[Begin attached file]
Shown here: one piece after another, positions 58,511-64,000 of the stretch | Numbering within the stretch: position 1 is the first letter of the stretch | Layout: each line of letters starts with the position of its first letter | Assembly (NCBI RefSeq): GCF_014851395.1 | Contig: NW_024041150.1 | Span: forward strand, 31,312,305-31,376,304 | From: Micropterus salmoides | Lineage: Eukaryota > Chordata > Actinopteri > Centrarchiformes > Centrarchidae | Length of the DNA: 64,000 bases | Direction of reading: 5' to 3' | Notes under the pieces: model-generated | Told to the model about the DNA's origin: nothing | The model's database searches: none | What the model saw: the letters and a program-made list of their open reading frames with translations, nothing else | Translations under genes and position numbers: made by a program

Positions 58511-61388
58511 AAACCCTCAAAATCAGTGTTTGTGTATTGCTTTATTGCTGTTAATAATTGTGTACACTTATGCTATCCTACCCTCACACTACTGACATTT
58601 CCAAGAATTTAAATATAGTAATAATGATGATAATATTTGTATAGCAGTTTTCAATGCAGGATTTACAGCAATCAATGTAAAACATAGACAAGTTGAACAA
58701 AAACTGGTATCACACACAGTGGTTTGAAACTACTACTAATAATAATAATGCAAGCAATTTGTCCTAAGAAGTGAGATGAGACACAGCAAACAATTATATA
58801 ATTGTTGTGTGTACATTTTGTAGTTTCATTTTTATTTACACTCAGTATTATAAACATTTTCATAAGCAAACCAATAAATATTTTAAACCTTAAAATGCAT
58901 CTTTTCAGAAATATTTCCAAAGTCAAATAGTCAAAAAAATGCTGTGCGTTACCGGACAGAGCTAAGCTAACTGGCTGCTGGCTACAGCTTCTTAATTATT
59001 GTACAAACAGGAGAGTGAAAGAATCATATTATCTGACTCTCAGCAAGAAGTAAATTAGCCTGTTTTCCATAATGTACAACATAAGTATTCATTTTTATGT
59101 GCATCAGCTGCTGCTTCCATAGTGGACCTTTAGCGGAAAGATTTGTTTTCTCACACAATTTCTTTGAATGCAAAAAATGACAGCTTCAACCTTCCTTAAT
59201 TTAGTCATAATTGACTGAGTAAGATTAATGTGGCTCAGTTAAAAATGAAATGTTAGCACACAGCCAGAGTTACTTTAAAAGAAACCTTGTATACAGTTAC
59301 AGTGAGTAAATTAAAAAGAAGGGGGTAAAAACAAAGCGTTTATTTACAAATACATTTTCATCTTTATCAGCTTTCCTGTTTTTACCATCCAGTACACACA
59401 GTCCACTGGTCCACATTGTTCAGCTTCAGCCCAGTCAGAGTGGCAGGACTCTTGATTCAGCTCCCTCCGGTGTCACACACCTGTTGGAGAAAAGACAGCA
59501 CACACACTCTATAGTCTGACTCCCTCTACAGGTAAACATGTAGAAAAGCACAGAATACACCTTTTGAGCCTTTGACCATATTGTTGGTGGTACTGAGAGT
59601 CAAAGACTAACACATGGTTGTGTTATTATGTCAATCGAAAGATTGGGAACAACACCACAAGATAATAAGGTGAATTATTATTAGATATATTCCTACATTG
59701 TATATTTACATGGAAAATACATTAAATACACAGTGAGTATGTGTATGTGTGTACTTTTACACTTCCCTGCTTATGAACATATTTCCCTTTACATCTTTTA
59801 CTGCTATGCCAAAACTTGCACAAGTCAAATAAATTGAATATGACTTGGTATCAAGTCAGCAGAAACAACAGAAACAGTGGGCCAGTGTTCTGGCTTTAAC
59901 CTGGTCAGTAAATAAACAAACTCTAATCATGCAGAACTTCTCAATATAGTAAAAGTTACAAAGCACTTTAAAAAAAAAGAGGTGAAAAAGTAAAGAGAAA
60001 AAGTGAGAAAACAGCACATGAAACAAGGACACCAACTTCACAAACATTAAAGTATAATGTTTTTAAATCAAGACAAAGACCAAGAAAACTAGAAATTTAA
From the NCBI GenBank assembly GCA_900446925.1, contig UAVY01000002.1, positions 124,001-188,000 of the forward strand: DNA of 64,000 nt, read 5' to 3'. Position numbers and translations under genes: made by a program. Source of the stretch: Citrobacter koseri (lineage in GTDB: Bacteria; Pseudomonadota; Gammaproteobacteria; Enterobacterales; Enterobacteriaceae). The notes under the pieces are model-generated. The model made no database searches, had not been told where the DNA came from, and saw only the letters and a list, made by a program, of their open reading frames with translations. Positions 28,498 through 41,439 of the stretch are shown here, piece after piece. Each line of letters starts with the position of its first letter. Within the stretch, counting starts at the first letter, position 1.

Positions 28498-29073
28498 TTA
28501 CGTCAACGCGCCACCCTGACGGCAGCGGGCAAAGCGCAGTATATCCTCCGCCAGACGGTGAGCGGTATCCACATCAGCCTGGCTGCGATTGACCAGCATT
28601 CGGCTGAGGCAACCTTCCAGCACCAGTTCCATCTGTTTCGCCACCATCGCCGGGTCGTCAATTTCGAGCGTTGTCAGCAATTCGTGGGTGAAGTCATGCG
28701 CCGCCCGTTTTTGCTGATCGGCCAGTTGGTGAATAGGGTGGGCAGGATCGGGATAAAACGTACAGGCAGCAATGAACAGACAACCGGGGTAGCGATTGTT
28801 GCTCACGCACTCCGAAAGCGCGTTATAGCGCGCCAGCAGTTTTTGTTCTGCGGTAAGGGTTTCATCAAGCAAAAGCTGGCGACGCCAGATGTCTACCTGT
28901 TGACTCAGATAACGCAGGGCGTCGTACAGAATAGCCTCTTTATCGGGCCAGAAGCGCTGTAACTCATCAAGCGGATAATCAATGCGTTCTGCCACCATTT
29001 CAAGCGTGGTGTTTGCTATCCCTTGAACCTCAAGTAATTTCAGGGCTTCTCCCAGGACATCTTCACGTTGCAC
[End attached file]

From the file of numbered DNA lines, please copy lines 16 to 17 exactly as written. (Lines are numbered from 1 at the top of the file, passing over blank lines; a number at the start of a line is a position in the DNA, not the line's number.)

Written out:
59801 CTGCTATGCCAAAACTTGCACAAGTCAAATAAATTGAATATGACTTGGTATCAAGTCAGCAGAAACAACAGAAACAGTGGGCCAGTGTTCTGGCTTTAAC
59901 CTGGTCAGTAAATAAACAAACTCTAATCATGCAGAACTTCTCAATATAGTAAAAGTTACAAAGCACTTTAAAAAAAAAGAGGTGAAAAAGTAAAGAGAAA